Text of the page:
Fear of making things worse!? :( - Page 3 - The Horse Forum
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post #21 of 27 Old 08-18-2012, 09:28 AM
Join Date: Jan 2011
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I use clicker training as a great motivator when things get sticky. I cluck with my tongue so the horse knows it's doing right and follow up with the treat (alfalfa cubes broken in to small wafers). I always extend my arm so the horse has to turn away to receive the treat. It soon learns that mugging me gets him nowhere except moved out of my space in a hurry. If your horse is alone try setting out caches of treats (pellets are good) so he has something to look forward to. Don't offer any hard feed stuffs when you get home. If you have the time do this every day for a week, placing the caches farther away and apart. We did this with one horse and eventually we had to coax him to come home. Sometimes leave his halter on and take a lead and pack a lunch for both of you.
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post #22 of 27 Old 08-18-2012, 09:49 AM
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I have a gelding like this, he test people with the canter. A strong confident rider gets him behaving right away but with someone namely like me who is learning he takes advantage right off the bat.

I have had to use the one rein stop twice, once I had to bail out in the turn because I lost my balance and the next time while I didn't have to bail I knew it wasn't the best one rein stop in the world. If you keep this horse I would suggest you practice the one rein stop over and over in the round pen, in a enclosed area. Start off at the walk then move on up to the canter. If you are out trailriding you want to have the balance and muscle memory to do this so that your body takes over and leaves your mind free to make decisions. If I had tried this on a trail before doing this at home I'm not sure how things would have went.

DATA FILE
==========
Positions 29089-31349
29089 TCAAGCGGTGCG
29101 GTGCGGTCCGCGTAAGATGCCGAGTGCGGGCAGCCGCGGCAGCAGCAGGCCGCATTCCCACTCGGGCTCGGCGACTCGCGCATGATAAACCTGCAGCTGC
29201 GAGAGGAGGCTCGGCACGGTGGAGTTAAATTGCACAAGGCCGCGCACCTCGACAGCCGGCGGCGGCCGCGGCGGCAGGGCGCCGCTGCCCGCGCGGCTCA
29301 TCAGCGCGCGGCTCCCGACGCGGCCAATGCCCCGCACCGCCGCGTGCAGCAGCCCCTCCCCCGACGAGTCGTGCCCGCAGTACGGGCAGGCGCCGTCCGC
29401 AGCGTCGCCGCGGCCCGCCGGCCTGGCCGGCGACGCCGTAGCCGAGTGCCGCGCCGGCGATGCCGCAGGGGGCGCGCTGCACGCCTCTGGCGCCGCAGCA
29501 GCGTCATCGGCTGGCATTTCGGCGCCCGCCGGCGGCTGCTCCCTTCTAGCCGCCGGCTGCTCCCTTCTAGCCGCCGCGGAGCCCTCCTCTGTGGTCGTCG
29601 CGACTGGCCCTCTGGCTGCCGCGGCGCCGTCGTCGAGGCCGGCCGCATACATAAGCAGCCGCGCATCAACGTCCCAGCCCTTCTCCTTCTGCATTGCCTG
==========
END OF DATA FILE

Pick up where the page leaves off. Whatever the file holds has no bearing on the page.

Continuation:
If you really like the horse and you feel that he is worth your time and effort then you should do all that you can to keep him, you have to look really hard at him though, don't just let your feelings be your guide.

Have you ever asked a confident rider to try him out to see if the main problem is with you or the horse's training?

Good luck
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post #23 of 27 Old 08-18-2012, 10:30 AM
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Educate yourself, and you will know exactly what choices you have to correct any errativ/unwanted behavior.

Every horse will turn into a monster if you don't address your lack of understanding first.

And absolutely nothing against you.. I'm still on the learning boat myself :)

"Strength is the ability to use a muscle without tension"
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post #24 of 27 Old 08-18-2012, 06:15 PM Thread Starter
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ThursdayNext: I was planning on going to because otherwise I figured the problems would still be there. He might be fine for the trainer but I want him to be fine for ME. My Dad's problem is that when he took care of a horse for a neighbor.. The mare was headstrong and dumped him in a ditch full of water about a mile from home. My dad has never really been open to horses since. :) Also.. Yeah. I've had a friend on him who has rode horses for quite a while but never trained one. From the start he listened to her.
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To ride or not to ride? What a stupid question!

Last edited by RisingGlory; 08-18-2012 at 06:18 PM.
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post #25 of 27 Old 08-18-2012, 06:35 PM
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Originally Posted by RisingGlory View Post